Why would rural people bring whole baobab fruits instead of bringing baobab powder which is less costly to transport to the market?  There is also no reason why fruits like mango, mazhanje, masawu and amarula, to name just a few, cannot be converted into pulp or dried at community level.  Smart agricultural engineers have amazing opportunities to invent appropriate pulp extraction and preservation technology suitable for all kinds of fruits rural and farming areas.

Fruits that can be semi processed

These indigenous fruits can be semi-processed at source instead of transporting them all the way to urban areas.

Some of the semi processing activities can happen at growth points and business centres rather than transporting all commodities to urban areas like Harare where waste disposal is becoming a headache.  In addition, semi processing at grassroots level enables what remains to be recycled into animal feed and fertilizer, among other by-products.  Semi-processing enterprises can operate as registered community-owned entities offering services to the whole community for a fee towards self-sustenance.  These activities can be located at either ward or village levels.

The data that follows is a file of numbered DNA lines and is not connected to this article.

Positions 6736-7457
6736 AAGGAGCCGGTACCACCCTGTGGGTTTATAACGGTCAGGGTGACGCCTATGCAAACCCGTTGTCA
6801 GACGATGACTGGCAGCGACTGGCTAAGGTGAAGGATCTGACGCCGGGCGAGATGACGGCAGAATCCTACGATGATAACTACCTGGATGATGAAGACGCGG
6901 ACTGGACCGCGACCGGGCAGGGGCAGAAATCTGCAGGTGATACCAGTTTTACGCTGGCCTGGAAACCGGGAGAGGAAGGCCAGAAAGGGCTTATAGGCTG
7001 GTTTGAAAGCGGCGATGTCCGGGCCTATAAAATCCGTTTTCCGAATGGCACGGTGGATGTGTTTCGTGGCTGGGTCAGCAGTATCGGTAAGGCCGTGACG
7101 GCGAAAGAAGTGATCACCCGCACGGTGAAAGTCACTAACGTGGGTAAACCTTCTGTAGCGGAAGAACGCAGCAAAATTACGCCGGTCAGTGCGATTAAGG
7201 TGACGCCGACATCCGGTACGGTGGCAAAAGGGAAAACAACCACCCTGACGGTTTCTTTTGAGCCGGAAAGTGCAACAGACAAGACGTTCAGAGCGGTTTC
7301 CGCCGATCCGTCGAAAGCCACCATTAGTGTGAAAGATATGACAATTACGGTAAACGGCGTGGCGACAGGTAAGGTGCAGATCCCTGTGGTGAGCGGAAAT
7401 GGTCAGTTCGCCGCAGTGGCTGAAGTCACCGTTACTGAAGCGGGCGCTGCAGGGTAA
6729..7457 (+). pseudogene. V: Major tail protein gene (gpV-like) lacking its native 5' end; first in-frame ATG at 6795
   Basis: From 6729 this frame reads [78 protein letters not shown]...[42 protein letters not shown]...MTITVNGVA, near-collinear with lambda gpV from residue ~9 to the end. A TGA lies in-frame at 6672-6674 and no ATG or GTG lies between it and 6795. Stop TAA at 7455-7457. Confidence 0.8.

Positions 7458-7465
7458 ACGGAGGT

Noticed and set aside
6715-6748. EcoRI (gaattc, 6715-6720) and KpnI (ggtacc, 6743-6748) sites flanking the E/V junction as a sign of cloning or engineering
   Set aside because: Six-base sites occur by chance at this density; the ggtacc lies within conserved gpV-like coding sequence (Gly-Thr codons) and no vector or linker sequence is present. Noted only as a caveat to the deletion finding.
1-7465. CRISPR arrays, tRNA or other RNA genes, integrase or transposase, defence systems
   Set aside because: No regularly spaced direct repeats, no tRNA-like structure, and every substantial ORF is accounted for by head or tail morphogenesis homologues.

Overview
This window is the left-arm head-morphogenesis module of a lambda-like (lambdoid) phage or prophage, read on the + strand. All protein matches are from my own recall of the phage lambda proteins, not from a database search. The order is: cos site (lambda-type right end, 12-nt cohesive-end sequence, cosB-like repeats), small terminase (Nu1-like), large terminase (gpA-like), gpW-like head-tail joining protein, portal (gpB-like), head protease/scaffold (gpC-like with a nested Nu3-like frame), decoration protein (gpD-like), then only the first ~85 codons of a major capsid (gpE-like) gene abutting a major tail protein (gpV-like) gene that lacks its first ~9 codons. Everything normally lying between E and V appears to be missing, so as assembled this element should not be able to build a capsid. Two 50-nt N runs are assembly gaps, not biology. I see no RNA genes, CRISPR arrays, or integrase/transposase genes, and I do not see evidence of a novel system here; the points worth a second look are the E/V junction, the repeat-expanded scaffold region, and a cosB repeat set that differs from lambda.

Rather than taking raw sweet potatoes to Bulawayo and other markets, Gokwe South communities can produce sweet potato flour which can then be blended with wheat flour in baking bread.  Sweet potatoes can also be converted into other products like juice and chips. Besides creating employment, semi-processing along agricultural value chains buttresses technology and skills transfer from urban to rural areas. Farmers end up imagining various ways of adding value to their raw commodities and increasing shelf lives of their commodities.  Where a tomato would be thrown away when it goes bad, converting it into some kind of pulp increases its shelf life and storability.  Solar and other forms of renewable energy being promoted by governments and development agencies should be harnessed to enhance semi-processing activities that are within the reach of rural and farming communities. While producing finished goods in rural areas is a great ambition, it’s important to know what can be realistically done.